Angela Merkel was in a resolute mood. German defense contractors liked to talk about "patriotism," the chancellor declared irritably when Defense Minister Franz Josef Jung and top military officials came to her complaining about delays in the supply of combat jets, helicopters and other equipment. "So we can't have the army spending years waiting for its equipment."
"It's time more pressure was put on industry," she declared, in an unmistakable instruction to Jung to get tough with defense suppliers.
The A400M during a presentation in Seville in 2008.
But Angela Merkel undermined her own people. She and Sarkozy shelved the cancellation threat in June before the company had even acceded to demands from European ministers that it provide "transparency" on technical problems, costs and on the reorganization of its management.
So the ministers had no option but to postpone the deadline for negotiations until the end of the year. No defense official in Berlin or Paris still believes that the countries will end up cancelling the contract and forcing EADS to pay back 6 billion.
The monopolist giant now has a firm grip on its customers. "We need a transport aircraft," Merkel said in Paris. The Transall aircraft that are due to be replaced by the A400M are 40 years old and rickety. The German army has ordered 60 of the new aircraft for more than 8 billion including equipment.
History of Shortcomings
When it comes to EADS, the German army always fights a losing battle. No supplier is as frowned on among German military top brass as EADS. Many of the products the company offers arrive later, perform less well and turn out more expensive than expected. Be it "Eurofighter" jets, combat helicopters, transport helicopters, electronic equipment for frigates or infantry equipment -- EADS almost always gets a chunk of government defense contracts, but it's rare that its products work the way they should.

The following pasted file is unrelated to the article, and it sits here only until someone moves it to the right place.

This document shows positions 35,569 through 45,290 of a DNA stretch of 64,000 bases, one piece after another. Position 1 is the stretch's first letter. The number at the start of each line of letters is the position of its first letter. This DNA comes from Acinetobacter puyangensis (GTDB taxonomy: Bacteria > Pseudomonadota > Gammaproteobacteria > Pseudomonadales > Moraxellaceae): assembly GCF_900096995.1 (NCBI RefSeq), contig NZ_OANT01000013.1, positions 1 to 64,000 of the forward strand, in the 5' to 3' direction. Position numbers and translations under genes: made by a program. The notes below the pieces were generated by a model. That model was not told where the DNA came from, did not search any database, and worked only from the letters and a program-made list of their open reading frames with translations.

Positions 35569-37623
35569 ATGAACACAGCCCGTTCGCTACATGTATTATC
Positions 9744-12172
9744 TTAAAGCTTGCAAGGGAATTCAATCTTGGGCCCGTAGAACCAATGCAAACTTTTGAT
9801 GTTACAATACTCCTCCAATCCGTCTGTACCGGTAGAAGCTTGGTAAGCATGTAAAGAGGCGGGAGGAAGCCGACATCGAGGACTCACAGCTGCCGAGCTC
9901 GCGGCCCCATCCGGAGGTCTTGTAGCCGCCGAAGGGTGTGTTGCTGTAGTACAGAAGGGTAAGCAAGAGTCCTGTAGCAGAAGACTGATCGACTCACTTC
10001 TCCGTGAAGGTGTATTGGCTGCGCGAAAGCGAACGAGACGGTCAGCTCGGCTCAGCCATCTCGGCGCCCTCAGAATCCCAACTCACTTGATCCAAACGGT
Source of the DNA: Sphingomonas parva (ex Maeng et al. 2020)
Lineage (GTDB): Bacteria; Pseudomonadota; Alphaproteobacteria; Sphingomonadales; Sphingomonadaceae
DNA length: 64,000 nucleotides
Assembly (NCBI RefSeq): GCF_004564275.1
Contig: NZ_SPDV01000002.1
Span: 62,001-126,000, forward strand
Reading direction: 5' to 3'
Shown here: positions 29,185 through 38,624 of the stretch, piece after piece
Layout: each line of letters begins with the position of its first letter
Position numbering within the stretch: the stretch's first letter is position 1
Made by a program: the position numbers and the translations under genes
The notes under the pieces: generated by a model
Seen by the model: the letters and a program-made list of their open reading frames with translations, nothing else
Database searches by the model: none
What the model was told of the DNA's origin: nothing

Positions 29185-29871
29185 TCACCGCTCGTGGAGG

The chairman of parliament's budget committee, Otto Fricke of the opposition pro-business Free Democratic Party (FDP), wants parliament to be involved in any further decisions regarding the A400M. "We don't want to be degraded to a rubber-stamping club like with previous defense contracts," he said. EADS, he warned Jung, "mustn't have carte blanche."
That realization comes pretty late given that when the FDP was still in government, it also tended to approve questionable projects. Loyalty to the coalition took precedence over business sense, for example in the case of the controversial "Eurofighter" jet. In the 1980s, Franz Josef Strauss, then leader of the Bavarian conservative Christian Social Union party, and Defense Minister Manfred Wörner both promoted the project. The plan was to order at least 200 "Jäger 90" jets, and they were to be ready for use from 1997. One fighter was to cost around 83 million deutsche marks including spare parts.